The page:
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Estate Plan for Me/Us? What Estate?
The first time I heard the term “estate plan”, I was married with a baby and living in a rental house. The agent said we will need to talk about an estate plan. Really? I don’t have an estate.
You may not be as naive as I was, thinking that an estate meant acreage, a large house, and significant assets. It certainly does mean that, but it encompasses many items one may not consider and hence may choose to ignore the term.
Estate planning is one of the best things you can do for peace of mind when it comes to your affairs. Not only does having a solid estate plan make sure your wishes are carried out, but it also makes things much easier on your family members. The last thing anyone wants to do is to put their loved ones through additional trials as they are morning the death of their family member. Even if you don’t have a sizable estate, taking the time to speak with a wealth management professional about the future is always a good idea.
I will offer up some examples in consideration of an estate plan.
There are a number of things you should consider when setting up your estate plan.
The birth of a child changes our lives in just about every way possible. It’s important to think about how the child will be provided for if either parent (or both) were to pass away. Parents can name a guardian to care for the child, but that’s just one step. In addition to designating a guardian to assume custody and the responsibility of caring for the child, you may consider naming a conservator to manage any assets that the child may inherit.
You should always make sure you name both primary and contingent insurance beneficiaries. It is equally vital to make sure you keep your beneficiaries up to date. Be sure you haven’t named minors as a beneficiary. If you have grandchildren, consider per stirpes rather than in equal shares. It’s also important to think ask yourself if you’ve picked a settlement option appropriate for your circumstances.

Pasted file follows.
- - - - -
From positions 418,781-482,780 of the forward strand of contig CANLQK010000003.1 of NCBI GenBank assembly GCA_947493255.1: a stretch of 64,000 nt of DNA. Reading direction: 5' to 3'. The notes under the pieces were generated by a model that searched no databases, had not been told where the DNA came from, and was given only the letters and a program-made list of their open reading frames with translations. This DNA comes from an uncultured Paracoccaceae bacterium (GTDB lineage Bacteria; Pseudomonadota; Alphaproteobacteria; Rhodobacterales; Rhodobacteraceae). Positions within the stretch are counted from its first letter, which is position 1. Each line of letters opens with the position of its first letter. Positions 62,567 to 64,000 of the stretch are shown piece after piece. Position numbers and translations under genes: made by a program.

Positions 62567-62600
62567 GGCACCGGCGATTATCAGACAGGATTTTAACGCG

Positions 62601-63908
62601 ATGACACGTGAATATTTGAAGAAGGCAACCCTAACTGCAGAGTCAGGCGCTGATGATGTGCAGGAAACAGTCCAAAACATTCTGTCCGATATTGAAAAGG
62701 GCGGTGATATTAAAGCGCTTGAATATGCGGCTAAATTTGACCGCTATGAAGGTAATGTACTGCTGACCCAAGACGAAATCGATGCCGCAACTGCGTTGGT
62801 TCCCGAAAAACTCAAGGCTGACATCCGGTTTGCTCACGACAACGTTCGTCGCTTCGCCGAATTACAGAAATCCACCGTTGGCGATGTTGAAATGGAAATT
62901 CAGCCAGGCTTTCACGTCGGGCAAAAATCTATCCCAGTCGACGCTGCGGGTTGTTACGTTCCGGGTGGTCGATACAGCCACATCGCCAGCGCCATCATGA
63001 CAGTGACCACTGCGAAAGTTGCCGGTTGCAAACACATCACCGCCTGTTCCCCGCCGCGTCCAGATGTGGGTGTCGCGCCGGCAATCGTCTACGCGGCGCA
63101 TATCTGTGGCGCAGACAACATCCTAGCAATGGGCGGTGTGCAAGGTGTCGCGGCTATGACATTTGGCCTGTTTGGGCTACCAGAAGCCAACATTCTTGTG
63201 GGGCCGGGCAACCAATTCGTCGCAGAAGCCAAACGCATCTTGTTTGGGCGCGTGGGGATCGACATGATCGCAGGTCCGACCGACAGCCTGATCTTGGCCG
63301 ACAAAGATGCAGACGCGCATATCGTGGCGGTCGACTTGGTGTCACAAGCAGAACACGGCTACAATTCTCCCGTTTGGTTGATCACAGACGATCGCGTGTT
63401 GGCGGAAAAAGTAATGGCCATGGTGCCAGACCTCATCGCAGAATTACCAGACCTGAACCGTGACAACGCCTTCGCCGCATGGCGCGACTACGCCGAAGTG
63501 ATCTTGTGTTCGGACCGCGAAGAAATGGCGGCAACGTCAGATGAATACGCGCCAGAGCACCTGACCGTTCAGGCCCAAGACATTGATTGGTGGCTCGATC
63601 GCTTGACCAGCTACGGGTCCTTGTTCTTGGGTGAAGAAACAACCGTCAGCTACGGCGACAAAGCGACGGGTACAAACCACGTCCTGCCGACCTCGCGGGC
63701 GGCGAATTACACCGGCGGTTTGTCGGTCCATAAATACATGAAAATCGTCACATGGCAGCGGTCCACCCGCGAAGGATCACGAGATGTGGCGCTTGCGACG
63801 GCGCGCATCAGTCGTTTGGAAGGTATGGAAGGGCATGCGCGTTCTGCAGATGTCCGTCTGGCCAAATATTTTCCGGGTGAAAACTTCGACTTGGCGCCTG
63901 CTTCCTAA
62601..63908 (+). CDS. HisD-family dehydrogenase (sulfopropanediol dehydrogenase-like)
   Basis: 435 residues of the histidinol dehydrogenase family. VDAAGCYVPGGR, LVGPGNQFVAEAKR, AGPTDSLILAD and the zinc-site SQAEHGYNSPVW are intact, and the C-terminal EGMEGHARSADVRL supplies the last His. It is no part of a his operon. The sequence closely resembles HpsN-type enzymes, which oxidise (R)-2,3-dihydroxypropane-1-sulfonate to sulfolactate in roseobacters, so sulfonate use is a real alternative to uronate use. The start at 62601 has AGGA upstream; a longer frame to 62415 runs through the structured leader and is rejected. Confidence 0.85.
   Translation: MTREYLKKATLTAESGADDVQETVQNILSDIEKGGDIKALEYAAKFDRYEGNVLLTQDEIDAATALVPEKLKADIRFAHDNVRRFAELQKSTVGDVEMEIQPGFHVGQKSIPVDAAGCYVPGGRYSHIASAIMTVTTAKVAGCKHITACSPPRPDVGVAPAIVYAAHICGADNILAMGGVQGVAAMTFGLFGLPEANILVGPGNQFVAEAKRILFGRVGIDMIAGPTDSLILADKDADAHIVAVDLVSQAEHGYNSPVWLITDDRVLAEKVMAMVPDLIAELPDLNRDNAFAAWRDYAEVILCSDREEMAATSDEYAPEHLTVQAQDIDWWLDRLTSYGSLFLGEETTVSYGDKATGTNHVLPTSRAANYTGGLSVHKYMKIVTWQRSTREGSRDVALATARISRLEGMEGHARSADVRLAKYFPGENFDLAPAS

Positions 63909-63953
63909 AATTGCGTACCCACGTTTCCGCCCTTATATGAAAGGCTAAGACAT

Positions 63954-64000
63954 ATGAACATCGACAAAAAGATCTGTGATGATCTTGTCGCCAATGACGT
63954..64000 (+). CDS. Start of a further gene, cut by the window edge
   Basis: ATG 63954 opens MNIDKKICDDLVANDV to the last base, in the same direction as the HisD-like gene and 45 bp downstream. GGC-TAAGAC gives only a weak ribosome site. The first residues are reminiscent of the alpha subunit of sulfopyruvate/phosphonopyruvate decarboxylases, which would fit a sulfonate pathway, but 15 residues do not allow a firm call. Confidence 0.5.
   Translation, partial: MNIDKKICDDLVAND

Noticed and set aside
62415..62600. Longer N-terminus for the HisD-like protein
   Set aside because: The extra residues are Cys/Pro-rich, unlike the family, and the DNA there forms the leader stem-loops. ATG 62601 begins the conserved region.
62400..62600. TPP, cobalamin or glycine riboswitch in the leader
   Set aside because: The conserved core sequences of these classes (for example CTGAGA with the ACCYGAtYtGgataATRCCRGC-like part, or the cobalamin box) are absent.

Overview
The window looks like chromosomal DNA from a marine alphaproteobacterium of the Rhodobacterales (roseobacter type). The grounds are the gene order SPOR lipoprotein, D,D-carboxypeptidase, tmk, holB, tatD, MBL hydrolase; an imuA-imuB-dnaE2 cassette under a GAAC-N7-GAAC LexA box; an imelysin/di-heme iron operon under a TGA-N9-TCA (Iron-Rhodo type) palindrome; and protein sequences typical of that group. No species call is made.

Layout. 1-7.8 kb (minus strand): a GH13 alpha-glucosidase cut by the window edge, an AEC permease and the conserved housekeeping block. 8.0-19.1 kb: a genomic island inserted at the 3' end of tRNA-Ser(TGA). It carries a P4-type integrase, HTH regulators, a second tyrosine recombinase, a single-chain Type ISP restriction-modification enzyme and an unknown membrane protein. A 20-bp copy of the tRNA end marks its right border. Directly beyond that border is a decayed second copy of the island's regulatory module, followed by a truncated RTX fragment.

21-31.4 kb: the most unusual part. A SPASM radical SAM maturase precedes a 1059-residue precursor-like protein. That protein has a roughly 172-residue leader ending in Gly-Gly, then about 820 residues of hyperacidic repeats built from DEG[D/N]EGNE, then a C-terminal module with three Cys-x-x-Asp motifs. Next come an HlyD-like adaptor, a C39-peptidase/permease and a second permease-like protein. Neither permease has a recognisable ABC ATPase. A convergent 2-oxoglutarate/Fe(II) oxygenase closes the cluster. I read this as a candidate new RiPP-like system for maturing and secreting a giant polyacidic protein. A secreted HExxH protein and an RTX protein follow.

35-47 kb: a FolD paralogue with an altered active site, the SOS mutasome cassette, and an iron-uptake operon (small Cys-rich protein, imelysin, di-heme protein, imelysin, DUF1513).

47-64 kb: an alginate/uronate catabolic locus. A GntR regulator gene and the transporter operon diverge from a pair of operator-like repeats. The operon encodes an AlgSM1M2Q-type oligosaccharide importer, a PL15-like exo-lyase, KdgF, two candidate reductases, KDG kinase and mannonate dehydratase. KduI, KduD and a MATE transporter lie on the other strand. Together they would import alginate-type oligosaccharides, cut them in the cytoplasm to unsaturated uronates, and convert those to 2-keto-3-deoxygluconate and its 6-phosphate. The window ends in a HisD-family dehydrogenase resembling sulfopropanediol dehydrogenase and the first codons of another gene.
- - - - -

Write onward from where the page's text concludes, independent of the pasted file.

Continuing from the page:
As with insurance beneficiaries, you want to name both primary and contingent beneficiaries for your retirement assets. Keeping this updated will prevent problems at the time of your passing.
Correct Title of Assets
Failing to have the correct title of assets is a common mistake and one that can cause havoc with your estate planning. Community property, separate property, joint tenants with right of survivorship, tenants in common, transfer on death?
Durable Powers of Attorney
Do you have one? Durable Power of Attorney gives authority to a third party to do things on behalf of yourself when you can’t do it for yourself. They are able to act in situations of medical emergencies or a decline in mental functioning to ensure your finances are properly taken care of. These types of documents help eliminate potential uncertainty when family members may be faced with tough medical decisions in regard to your health.
A general durable power of attorney authorizes the selected person to act in a wide range of both legal and business matters, even if you are incapacitated. The specific document name is durable power of attorney for finances. This can either take effect immediately or only if you’re incapacitated depending on your preferences. This person then becomes known as your attorney-in-fact or agent; however, they do not need to be a lawyer. They would then have the authority to handle transactions such as:
- the purchase or sale of property
- management of investments, bills, and bank account
- filing tax returns
- the application for government benefits
A durable healthcare power of attorney can be very useful if you are unconscious or unable to make decisions about your care due to a medical emergency. This person has authority to communicate with doctors and make medical decisions for you on your behalf. This differs from a living will which details your end-of-life care when you’re unable to communicate. Your health care power of attorney can make decisions for you even if you’re expected to make a full recovery.
Don’t Wait to Plan Your Estate
As you can see most all of these are issues, even if one does not have any significant assets. Once the assets come on the scene then the distribution discussions come into play.
So, when an advisor recommends an estate plan, I would suggest you give it some consideration. It is important. If you would like more information on Estate Plans, please feel free to reach out to me at 817-717-3812.